Things April 30, 2008Posted by CK in Design, Productivity, Software.
Tags: Applications, GTD, OSX, Things
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Every time I read a new post in the Things blog, i.e. the blog about the development of the Things application, it makes me think that I really can’t wait for the first stable release (1.0) of this little gem. The people at CulturedCode seem to consider exhaustively all different options about the interface and the logic of Things. Looking at how it’s developing, the final result will probably be very exciting. If the current pre-release had iCal syncing implemented, I would have converted already. Thankfully this feature is next in the pipeline.
Science 2.0 April 24, 2008Posted by CK in Research.
Tags: Data, Science, Sharing, Wiki
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Scientific American has published an article about what is now called “Science 2.0“. The concept is similar to the leap from the WWW to Web 2.0: Publishing of scientific data in ways possible to share and aggregate it. Essentially, we’re talking about an application of social networking concepts to scientific research, thus bringing the latter back to its roots of openly sharing and reviewing scientific developments before their final form. According to the article, it has worked very well so far, for the OpenWetWare project.
On writing use cases April 18, 2008Posted by CK in Design, IT.
Tags: Books, Software engineering, Use cases
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I recently had to design a use case template for a project I’m working on. This should be filled in by non-IT people, though eventually the consolidated results would be provided to IT people. I run back to Alistair Cockburn‘s “Writing Effective Use Cases“, which I had bought during a recent trip to the US but never got around actually reading it.
The author has done a great job with this book. In a very short period of time, using eventually a slightly modified example from the first pages of the book, I managed to have this template very quickly (I practically only skimmed through the book). It turns out that it was very easy for the audience to understand its structure and fill it in. Apart from making this specific task far too easy for me, Alistair Cockburn has managed in this book to set apart the various concepts and ideas which must be materialized before implementing or customizing an application: Use cases, Requirements, Test cases, etc. There’s a fine level of formality and granularity that a use case description needs to have, and there are no patterns for that other than the author’s intuition about what the audience can provide solid replies to. One doesn’t fit all, and the author makes a good job pointing this out and offering advice on coming up with what is the fittest under specific circumstances.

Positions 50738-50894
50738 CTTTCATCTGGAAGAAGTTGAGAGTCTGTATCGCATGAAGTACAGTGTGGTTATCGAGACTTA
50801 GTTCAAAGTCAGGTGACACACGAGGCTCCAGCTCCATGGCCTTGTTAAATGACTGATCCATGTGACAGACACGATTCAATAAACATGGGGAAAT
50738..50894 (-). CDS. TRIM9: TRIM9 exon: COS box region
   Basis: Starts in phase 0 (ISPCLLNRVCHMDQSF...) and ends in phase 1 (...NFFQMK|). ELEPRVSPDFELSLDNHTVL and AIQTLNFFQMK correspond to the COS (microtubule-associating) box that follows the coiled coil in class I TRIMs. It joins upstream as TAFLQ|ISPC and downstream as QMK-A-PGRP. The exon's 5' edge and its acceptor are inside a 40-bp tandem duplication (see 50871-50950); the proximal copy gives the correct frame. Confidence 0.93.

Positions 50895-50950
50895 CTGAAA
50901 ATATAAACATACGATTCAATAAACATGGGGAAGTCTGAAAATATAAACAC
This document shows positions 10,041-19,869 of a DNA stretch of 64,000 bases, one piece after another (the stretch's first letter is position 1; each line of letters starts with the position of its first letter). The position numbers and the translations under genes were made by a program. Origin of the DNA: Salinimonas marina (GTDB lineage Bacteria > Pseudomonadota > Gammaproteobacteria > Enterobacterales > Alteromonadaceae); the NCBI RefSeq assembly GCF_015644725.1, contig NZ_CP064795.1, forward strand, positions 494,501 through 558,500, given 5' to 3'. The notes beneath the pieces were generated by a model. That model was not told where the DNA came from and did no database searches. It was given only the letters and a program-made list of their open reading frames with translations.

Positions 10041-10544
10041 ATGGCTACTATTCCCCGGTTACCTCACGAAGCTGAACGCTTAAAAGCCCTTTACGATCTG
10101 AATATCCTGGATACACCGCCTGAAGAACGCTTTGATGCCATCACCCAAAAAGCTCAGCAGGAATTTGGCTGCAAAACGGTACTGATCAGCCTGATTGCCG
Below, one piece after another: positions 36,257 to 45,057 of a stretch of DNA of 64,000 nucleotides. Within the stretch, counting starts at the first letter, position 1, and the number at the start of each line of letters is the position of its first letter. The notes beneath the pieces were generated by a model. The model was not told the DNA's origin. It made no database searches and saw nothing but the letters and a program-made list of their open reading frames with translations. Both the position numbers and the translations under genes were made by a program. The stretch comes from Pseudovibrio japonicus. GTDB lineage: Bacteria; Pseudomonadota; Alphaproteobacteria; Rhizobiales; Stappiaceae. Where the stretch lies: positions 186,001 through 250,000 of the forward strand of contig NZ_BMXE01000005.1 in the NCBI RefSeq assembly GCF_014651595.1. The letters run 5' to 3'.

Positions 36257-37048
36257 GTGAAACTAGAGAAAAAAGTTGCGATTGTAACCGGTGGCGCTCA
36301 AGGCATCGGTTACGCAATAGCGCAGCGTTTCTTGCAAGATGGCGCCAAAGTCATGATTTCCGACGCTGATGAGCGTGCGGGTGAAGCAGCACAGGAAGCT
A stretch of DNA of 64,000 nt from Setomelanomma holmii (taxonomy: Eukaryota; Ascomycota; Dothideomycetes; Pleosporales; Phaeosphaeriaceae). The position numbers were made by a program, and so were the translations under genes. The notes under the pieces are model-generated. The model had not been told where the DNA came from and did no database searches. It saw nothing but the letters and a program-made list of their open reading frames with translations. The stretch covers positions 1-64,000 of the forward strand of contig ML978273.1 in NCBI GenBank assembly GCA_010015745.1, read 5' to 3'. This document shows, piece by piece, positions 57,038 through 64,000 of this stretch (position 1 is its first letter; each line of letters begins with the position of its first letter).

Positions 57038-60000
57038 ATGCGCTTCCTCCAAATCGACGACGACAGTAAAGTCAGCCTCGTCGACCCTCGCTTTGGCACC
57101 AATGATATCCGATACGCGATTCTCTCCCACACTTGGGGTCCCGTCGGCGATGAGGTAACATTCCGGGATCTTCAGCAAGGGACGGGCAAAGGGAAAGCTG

A highly-recommended book.
Mind-mapping on the mac April 14, 2008Posted by CK in Productivity, Software.
Tags: Applications, Freemind, Mindmanager, Mindmaps, Novamind, OSX
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Mind-maps are a great way to keep information about a project organized visually, just like it’s organized in your head. I love their functionality, especially when it comes to brainstorming sessions; I have realized they speed up design (and consensus) significantly. But even for one’s use, as long as you can attach arbitrary files to branches (nodes), they become an excellent note-taking tool. Just as a side-note here, I am using mind maps together with Journler and iGTD for some time now, and this combo really works. Although I’m eagerly waiting for the stable release of Things.
I have been a Novamind user for some time now. Novamind is a great tool in many respects: It’s feature-complete, flexible, stable. Version 3 was ugly and the interface was painful, but v4 fixed that. However, some problems persisted. Chris Heard has written about some of them last year, in a comparison with Mindjet’s MindManager. I had tried MindManager for Mac in the past and I was far from satisfied, but this latest version (v7) seems to actually work pretty well. I downloaded and gave the trial version another shot, and it includes all the functionality which I seem to need (except for multi-page maps, which is a fantastic feature of Novamind). I also prefer the looks of the maps that it creates, but this is only a matter of taste.